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Pediatric OTC study shows caregiver confusion

This article was originally published in The Tan Sheet

Executive Summary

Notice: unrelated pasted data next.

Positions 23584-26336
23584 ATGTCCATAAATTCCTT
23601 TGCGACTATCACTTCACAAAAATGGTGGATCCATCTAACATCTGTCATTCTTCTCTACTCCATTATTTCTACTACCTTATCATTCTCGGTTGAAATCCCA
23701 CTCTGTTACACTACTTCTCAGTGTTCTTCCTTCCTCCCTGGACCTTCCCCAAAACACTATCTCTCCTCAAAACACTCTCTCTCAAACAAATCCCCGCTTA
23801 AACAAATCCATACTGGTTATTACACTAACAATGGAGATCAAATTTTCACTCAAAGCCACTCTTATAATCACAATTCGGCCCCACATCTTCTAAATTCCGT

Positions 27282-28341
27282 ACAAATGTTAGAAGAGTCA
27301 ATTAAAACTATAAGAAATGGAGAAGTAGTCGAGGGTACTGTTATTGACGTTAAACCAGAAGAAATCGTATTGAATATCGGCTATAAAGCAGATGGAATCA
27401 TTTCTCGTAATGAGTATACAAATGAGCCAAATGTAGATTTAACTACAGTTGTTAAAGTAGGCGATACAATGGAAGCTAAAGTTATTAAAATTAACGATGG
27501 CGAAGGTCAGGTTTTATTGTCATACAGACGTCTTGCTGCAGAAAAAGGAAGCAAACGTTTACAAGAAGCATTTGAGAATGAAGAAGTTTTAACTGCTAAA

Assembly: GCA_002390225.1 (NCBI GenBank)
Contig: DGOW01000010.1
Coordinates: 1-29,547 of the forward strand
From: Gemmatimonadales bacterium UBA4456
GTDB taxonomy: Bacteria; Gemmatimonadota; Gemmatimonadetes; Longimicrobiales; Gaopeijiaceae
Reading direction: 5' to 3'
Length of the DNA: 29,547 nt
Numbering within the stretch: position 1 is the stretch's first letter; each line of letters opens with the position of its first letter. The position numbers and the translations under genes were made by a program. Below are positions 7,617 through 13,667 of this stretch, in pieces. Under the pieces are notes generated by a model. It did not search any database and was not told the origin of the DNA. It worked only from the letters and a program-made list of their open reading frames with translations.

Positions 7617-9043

Parents reading the front label of OTC pediatric cough/cold products overwhelmingly believe them safe for children younger than 2 years, despite language advising consultation with a doctor before administering to that age group, a study says. The report on parental misinterpretations of cough/cold drug labels, published in the June Pediatrics journal, concludes the word "infant" and graphics such as teddy bears on labels led 86 percent of the 182 recruited caregivers to say they would give the products to children younger than 2 years. After viewing an entire product package, 51 percent said they would administer the drugs to a 13-month-old, said researchers led by Russell Rothman of Vanderbilt University Medical Center. Heinz Schneider, VP of science & medical affairs for the Consumer Healthcare Products Association, noted in a May 26 statement the study created an "artificial scenario" using pediatric products that have since been withdrawn from the market in the wake of safety and efficacy concerns about pediatric cough/cold drugs (1"The Tan Sheet" Oct. 13, 2009, p. 4)

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